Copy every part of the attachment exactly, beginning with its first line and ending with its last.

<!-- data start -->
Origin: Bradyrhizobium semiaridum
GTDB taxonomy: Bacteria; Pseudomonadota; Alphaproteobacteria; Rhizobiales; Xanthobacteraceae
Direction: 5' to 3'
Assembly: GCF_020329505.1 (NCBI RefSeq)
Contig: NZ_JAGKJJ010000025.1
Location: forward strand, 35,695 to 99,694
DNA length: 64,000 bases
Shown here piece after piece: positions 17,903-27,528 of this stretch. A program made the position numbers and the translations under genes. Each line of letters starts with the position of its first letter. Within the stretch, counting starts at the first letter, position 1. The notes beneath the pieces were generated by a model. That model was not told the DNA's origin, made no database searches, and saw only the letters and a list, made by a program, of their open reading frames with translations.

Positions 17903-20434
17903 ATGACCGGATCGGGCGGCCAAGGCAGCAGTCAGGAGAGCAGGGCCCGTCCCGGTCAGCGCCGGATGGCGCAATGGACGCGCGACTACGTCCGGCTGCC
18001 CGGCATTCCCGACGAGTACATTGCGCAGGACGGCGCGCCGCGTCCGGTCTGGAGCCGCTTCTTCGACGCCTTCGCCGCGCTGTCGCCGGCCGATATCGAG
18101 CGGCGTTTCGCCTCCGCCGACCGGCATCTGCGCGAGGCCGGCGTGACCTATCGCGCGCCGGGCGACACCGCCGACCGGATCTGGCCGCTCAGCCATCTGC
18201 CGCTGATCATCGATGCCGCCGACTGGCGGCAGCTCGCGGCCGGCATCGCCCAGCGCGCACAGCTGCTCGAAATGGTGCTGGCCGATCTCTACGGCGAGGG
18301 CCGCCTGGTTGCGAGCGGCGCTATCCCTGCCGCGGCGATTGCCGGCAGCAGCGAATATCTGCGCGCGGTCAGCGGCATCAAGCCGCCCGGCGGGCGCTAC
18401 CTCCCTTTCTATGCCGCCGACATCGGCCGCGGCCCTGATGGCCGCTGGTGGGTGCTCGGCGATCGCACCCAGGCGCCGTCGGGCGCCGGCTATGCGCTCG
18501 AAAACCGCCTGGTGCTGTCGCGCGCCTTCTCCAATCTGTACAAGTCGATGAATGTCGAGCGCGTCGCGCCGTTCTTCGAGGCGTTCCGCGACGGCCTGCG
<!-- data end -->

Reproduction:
Origin: Bradyrhizobium semiaridum
GTDB taxonomy: Bacteria; Pseudomonadota; Alphaproteobacteria; Rhizobiales; Xanthobacteraceae
Direction: 5' to 3'
Assembly: GCF_020329505.1 (NCBI RefSeq)
Contig: NZ_JAGKJJ010000025.1
Location: forward strand, 35,695 to 99,694
DNA length: 64,000 bases
Shown here piece after piece: positions 17,903-27,528 of this stretch. A program made the position numbers and the translations under genes. Each line of letters starts with the position of its first letter. Within the stretch, counting starts at the first letter, position 1. The notes beneath the pieces were generated by a model. That model was not told the DNA's origin, made no database searches, and saw only the letters and a list, made by a program, of their open reading frames with translations.

Positions 17903-20434
17903 ATGACCGGATCGGGCGGCCAAGGCAGCAGTCAGGAGAGCAGGGCCCGTCCCGGTCAGCGCCGGATGGCGCAATGGACGCGCGACTACGTCCGGCTGCC
18001 CGGCATTCCCGACGAGTACATTGCGCAGGACGGCGCGCCGCGTCCGGTCTGGAGCCGCTTCTTCGACGCCTTCGCCGCGCTGTCGCCGGCCGATATCGAG
18101 CGGCGTTTCGCCTCCGCCGACCGGCATCTGCGCGAGGCCGGCGTGACCTATCGCGCGCCGGGCGACACCGCCGACCGGATCTGGCCGCTCAGCCATCTGC
18201 CGCTGATCATCGATGCCGCCGACTGGCGGCAGCTCGCGGCCGGCATCGCCCAGCGCGCACAGCTGCTCGAAATGGTGCTGGCCGATCTCTACGGCGAGGG
18301 CCGCCTGGTTGCGAGCGGCGCTATCCCTGCCGCGGCGATTGCCGGCAGCAGCGAATATCTGCGCGCGGTCAGCGGCATCAAGCCGCCCGGCGGGCGCTAC
18401 CTCCCTTTCTATGCCGCCGACATCGGCCGCGGCCCTGATGGCCGCTGGTGGGTGCTCGGCGATCGCACCCAGGCGCCGTCGGGCGCCGGCTATGCGCTCG
18501 AAAACCGCCTGGTGCTGTCGCGCGCCTTCTCCAATCTGTACAAGTCGATGAATGTCGAGCGCGTCGCGCCGTTCTTCGAGGCGTTCCGCGACGGCCTGCG